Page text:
# Countably generated versus being generated by a countable partition

(1) Apparently a general term of a sigma-field generated by a countable partition can be written down. For example, if $\mathcal{B} = \sigma(B_n,n\ge 1)$ and $\{B_n\}_{n\ge1}$ is a partition of the ground set $\Omega$, then a general element of $\mathcal{B}$ is of the form $\cup_{n \in I} B_n$ for some $I \subset \mathbb{N}$.

(2) Apparently, Borel $\sigma$-field (on $\mathbb{R}$) is countably generated (say by $\{(-\infty,q]:\; q\in \mathbb{Q}\}$) and I am told that there is no writing down such a generic formula for its elements.

• (1) seems to be a special case of a countably generated $\sigma$-field. Does this have a name? Can some more light be shed on the differences between this case and a more general countably generated $\sigma$-field? Or am I making some very obvious mistakes in the above statements?
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If $(\Omega,\Sigma)$ is a countably generated measurable space, there is a natural partition of $\Omega$ into atoms, non-empty measurable sets that have no proper non-empty measurable subsets. Let $\mathcal{C}$ be a countable family such that $\sigma(\mathcal{C})=\Sigma$. Without loss of generality, we can assume that $\mathcal{C}$ is closed under complements. The atom containing $x$ is then exactly $$A(x)=\bigcap_{C\in\mathcal{C},x\in C}C.$$ Every measurable set is a union of atoms.

If the $\sigma$-algebra is generated by a countble partition, the atoms will be exactly the blocks of the partition. But a countably generated measurable space may have uncountably many atoms. For example, the real line with the Borel $\sigma$-field has the family of all singletons $\{r\}$ of real numbers $r$ as its atoms.

Now, every measurable set $B$ in a countably generated $\sigma$-algebra is a union of atoms. If there are only countably many atoms, every union of atoms will be a countable union and therefore measuable. But uncountable unions may not be measurable. If $N$ is not a Borel set, then it will still be a union of singletons and therefore a union of atoms.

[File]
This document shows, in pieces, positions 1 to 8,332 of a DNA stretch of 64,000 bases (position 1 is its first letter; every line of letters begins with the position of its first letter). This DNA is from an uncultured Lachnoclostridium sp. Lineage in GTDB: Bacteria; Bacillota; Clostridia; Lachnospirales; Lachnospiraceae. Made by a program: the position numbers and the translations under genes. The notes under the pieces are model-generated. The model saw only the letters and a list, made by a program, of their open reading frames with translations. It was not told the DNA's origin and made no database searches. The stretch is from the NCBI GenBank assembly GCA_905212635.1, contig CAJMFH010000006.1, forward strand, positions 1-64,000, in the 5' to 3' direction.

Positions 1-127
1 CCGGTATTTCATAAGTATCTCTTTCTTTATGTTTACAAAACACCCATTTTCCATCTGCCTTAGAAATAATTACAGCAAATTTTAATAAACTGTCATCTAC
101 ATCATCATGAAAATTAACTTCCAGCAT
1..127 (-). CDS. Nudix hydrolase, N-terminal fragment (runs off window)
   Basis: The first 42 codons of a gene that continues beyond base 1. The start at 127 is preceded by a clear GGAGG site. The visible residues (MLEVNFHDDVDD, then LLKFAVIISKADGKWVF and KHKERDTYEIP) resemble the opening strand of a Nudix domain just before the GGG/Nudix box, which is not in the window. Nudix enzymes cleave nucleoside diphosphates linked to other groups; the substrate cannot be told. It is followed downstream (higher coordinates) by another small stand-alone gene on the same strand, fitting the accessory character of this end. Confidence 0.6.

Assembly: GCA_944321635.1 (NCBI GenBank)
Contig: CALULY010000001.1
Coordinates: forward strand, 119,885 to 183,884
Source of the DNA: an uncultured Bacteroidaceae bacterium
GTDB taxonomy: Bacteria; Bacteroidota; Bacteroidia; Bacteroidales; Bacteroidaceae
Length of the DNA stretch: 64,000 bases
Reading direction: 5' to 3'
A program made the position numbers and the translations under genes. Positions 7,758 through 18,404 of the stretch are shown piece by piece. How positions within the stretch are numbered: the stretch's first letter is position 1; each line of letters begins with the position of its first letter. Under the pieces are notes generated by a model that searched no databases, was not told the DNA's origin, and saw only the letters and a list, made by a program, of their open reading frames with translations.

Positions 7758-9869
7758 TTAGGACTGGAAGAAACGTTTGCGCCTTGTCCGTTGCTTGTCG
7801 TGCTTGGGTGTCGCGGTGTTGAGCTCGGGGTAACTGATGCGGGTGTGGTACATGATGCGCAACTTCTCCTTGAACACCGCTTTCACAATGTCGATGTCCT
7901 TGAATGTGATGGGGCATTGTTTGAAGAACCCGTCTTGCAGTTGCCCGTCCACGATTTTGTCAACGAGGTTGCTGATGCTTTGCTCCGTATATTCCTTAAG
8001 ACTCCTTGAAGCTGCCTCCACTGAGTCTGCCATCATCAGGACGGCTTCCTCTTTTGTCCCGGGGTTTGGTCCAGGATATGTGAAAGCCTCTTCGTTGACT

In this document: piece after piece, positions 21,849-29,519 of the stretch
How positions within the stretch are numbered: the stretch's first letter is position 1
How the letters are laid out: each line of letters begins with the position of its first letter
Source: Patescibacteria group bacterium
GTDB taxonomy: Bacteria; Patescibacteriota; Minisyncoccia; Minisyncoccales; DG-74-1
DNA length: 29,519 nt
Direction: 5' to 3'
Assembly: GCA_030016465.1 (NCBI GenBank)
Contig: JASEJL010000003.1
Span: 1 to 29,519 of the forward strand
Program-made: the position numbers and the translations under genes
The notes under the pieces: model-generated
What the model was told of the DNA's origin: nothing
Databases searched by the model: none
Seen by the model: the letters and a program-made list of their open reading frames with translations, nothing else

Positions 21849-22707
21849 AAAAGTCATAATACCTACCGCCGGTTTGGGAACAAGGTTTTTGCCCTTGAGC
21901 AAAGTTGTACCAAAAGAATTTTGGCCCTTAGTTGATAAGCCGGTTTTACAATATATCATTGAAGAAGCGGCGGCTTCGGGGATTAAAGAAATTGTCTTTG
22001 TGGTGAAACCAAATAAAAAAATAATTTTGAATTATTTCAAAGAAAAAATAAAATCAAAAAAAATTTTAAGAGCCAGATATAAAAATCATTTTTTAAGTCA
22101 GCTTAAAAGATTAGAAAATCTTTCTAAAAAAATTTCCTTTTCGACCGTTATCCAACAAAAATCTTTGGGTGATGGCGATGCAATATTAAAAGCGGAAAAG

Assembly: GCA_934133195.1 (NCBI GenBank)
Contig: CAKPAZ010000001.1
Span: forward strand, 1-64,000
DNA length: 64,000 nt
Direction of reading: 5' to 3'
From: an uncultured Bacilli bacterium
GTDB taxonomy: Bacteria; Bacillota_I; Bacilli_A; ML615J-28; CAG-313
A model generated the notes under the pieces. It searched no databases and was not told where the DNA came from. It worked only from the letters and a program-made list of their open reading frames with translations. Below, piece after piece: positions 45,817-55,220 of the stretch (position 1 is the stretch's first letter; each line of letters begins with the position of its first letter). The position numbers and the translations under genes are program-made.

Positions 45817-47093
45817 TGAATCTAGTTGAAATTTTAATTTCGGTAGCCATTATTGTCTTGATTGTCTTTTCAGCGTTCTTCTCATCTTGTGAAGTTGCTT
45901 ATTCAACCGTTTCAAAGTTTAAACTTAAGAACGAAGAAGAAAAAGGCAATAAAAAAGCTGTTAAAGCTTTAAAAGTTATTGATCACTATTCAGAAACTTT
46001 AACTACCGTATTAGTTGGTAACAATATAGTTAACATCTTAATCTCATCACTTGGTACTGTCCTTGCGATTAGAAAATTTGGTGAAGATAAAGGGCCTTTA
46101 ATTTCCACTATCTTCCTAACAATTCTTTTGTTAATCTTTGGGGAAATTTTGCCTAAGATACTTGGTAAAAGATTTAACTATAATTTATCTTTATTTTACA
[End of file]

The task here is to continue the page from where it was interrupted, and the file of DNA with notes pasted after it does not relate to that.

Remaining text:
So the general case of a countably generated measurable is more complicated because one cannot identify measurable sets with arbitrary unions of atoms.

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Thanks for the thorough response. I have heard atoms in the context of measures, and hadn't heard of them being used for $\sigma$-fields. Is this standard terminology? Do you have a reference which talks more about these? –  passerby51 Feb 14 at 12:31
A standard reference for this material is Borel Spaces by Rao and Rao. The term comes originally from Boolean algebra, and the meaning there applies directly. The term is not frequent, but standard. –  Michael Greinecker Feb 14 at 12:58
Thanks. That one seems to be hard to find. There is no online version I suppose? and it seems to be out of print. –  passerby51 Feb 14 at 14:03